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House of Delegates.

Monday, May 12, 1862.
The House was opened with prayer by the Rev. Dr. Woodridge, of the P E Church.

Mr. Crockett presented a communication from Judges A S Fulton, David McComas, Evermont Ward, and G D Camden deputed by the citizens of Southwestern Virginia to petition the General Assembly to use all his exertions towards the restoration of Gen. John B Floyd to his command. The communication called attention to the fact that Southwestern Virginia possesses more means for the successful prosecution of the war, in the shape of salt, lead, and iron, than any other section of country of its extent in the entire confederacy. How that this valuable region was threatened by the enemy, it is important that it should be well defended. The means of protection was already there — the mentand the leader — but that leader, General John B. Floyd, was deprived of his authority to command. The people were anxious for Gen. Floyd again to take the field and thousand would join his standard. It was not the purpose of the petitioners to ask for any dictation on the part of the State to the General Government, but to represent to the latter, with all the urgency of argument, the essential character of their request. The paper was referred to the Committee on Military Affairs.

Mr. Woolfolk called up the resolution proposing the time of adjournment, and, on his motion, it was amended, so as to read, ‘"Wednesday,"’ the 14th instant, instead of "Saturday, the 10th instant." Several other amendments were adopted, so that the time for reassembling is fixed for the first Monday in December next, after which the resolution was adopted.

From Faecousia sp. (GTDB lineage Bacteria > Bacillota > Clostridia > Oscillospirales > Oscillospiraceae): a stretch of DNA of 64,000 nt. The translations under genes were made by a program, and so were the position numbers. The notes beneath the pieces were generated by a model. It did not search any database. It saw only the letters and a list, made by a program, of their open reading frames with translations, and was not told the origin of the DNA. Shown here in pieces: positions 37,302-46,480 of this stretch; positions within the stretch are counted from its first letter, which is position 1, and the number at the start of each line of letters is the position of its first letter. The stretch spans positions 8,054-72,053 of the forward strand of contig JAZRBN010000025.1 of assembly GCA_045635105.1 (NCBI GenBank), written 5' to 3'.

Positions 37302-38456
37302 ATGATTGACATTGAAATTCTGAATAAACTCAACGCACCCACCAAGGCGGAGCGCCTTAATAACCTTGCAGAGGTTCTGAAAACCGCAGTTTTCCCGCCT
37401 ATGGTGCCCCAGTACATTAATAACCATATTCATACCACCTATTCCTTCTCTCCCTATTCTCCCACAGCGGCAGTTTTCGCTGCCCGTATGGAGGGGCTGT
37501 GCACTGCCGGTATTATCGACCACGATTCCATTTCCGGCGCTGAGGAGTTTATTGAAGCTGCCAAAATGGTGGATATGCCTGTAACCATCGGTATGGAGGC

Mr. Anderson, of Botetourt, from the Committee on Military Affairs, reported two bills: one authorizing the Governor to raise a force of 10,000 men for the defence of the Commonwealth, consisting of man exempt from duty under the Conscription act; the other authorizing the organization of a Home Guard. They were ordered to their third reading, and made the order of the day for to-morrow at twelve o'clock.

Leave was given to a committee, consisting of Messrs. Ward, Hunter, and Bradford, to bring in a bill authorizing Fire Insurance companies to change their places of business in consequence of danger on account of the presence of the enemy.

Mr. Mallory offered a resolution that the General Assembly respectfully request the President of the Confederate States to impress into the service whenever the public interests any require it, the horses used for pleasure in the city of Richmond and all other cities and towns in this Commonwealth, instead of impressing the horses and mules of the farmers in the country employed in the cultivation of their crops, not only for the support of their families, but the maintenance of the army.

Mr. Woodson offered an amendment so that the resolution would suggest also the impressment into the service the riders of those pleasure horses, whenever such may be amenable to the existing military laws. Rejected.

Mr. Magruder offered an amendment, which was accepted by Mr. Mallory that the opening of the resolution login reed ‘"Resolved by the General Assembly that, in the opinion of this General Assembly the officers of the Confederate States, and of the State, who have charge of the subject, should impress,"’ &c.

On motion of Mr. Gress, the whole subject was indefinitely postponed.

The House then went into Executive session to consider a confidential communication from the Governor.

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